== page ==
How effective is the vaccine in protecting the elderly population?

In regards to how well the vaccine will perform in different age groups, there is no information about the efficacy of the vaccine in the elderly population (over 65s) and also people with pre-existing health conditions. Based on the available evidence from the pandemic, these are the most susceptible groups of people to likely experience severe infections and complications. In other words, the overall 90% efficacy of the vaccine may not extends to those in the most venerable groups.

Can the vaccine stop virus transmission?

While the preliminary data suggest the extraordinary efficacy of the vaccine in reducing the risk of contracting COVID-19, we do not know whether it has a role in suppressing the virulent effect of the virus or eliminating it to reduce the risk of spreading the virus – which is crucial in flattening the pandemic curve. Imagine how effective the vaccine would be if it only suppresses the symptoms and virus but is not able to prevent the spread to vulnerable groups.

Is telescoping the clinical trials timelines safe? 

Another big question lies in the time frame in which the clinical trials were conducted. To speed up controlling the pandemic as fast as possible and to put a halt to the number of deaths, the FDA is granting authorisation to allow the approval of any COVID-19 vaccines that can demonstrate a good short-term safety profile under an Emergency Use Authorisation. This bypasses the need to demonstrate safety for more than one year after vaccination as with the standard approval process. Telescoping the clinical trials timelines may not be sufficient enough to answer the question of how safe the vaccine could be and sequentially expose all of us to the unknown potential long-term side effects of the vaccine. Also, without a decent surveillance period, we would not be able to determine how long the immunity lasts – would it be a few months like the flu vaccine? Or a lifelong immunity like smallpox or measles?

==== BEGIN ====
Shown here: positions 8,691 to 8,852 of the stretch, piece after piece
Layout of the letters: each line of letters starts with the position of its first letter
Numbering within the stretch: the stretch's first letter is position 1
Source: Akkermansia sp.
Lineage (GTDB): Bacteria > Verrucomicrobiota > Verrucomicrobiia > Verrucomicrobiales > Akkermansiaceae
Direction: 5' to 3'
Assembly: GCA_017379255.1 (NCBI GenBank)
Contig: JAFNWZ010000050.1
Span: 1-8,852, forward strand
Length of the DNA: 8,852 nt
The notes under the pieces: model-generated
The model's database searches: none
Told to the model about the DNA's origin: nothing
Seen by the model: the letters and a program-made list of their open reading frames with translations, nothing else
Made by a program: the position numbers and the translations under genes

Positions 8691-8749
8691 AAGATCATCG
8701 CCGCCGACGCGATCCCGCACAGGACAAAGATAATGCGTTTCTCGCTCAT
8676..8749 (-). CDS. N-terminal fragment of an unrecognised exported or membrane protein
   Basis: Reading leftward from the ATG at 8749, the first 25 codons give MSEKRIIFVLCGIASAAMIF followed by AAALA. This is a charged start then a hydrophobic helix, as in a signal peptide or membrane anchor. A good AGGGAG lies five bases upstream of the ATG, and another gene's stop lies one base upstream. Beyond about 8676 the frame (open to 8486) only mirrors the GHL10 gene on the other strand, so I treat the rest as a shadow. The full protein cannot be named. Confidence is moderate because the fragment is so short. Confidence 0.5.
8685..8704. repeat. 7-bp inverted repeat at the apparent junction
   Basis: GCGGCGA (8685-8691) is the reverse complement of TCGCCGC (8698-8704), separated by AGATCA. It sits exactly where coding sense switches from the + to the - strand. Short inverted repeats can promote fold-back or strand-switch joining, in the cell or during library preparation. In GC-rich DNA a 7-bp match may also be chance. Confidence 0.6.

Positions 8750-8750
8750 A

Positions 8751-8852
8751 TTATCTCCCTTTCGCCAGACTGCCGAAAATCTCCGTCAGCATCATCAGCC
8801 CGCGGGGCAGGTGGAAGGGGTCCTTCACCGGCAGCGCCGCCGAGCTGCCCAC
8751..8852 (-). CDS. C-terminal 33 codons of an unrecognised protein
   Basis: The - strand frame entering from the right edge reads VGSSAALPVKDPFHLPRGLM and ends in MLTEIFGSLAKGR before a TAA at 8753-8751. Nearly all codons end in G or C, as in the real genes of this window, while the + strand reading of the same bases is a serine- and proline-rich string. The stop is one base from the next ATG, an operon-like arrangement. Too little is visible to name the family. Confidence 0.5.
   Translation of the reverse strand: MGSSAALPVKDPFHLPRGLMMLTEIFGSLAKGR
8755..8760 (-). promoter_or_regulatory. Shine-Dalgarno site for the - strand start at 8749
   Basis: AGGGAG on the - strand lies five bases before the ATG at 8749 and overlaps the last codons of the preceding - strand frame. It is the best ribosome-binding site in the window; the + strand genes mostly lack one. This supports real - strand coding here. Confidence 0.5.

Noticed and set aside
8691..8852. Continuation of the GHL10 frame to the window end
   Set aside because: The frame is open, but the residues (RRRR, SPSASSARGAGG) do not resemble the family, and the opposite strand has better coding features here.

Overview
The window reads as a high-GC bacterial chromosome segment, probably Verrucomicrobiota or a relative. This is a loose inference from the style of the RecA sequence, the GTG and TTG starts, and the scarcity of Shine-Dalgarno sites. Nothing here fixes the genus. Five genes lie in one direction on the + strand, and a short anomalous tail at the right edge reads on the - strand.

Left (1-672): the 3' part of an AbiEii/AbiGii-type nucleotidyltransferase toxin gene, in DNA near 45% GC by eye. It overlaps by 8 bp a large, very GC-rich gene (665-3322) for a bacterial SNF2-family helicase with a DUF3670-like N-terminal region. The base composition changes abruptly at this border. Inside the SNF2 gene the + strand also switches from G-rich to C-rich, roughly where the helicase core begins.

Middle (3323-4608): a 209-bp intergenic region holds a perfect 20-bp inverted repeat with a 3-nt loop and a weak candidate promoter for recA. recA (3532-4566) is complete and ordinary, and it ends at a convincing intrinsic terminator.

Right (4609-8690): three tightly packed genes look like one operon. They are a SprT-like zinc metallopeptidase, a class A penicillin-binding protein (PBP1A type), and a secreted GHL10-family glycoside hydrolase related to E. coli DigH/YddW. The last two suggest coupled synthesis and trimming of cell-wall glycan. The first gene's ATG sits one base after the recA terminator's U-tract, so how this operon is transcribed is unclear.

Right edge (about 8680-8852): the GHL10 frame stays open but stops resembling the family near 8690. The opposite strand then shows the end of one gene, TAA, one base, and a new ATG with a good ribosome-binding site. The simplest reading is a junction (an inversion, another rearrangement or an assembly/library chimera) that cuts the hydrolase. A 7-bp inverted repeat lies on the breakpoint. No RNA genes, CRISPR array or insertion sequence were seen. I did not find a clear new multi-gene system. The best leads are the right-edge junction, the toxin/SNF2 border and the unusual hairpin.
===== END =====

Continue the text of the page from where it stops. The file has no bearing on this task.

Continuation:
After what everyone been through for the past year, there is no doubt that there is an immediate need to put an end to the pandemic. Economies around the world are entering a recession phase that could possibly be one of the worse periods in the history of humankind. Governments are stacking up billions in debts and millions of job losses are happening right before our eyes. All attention has been placed on rushing a COVID-19 vaccine to the market. However, we need to ask ourselves what are the costs that come with a fast-tracked vaccine. Are we risking the potential life lost as a result of a rushed development? Is the risk too great in comparison to the public health solutions we have in hand already that have proven to be effective in controlling the virus?

Despite many unanswered questions around the COVID-19 vaccine, that still hasn’t damped my enthusiasm for the achievements and the extraordinary efficacy of the promising vaccine. Let’s all hope this is the panacea that we all been looking for in 2020.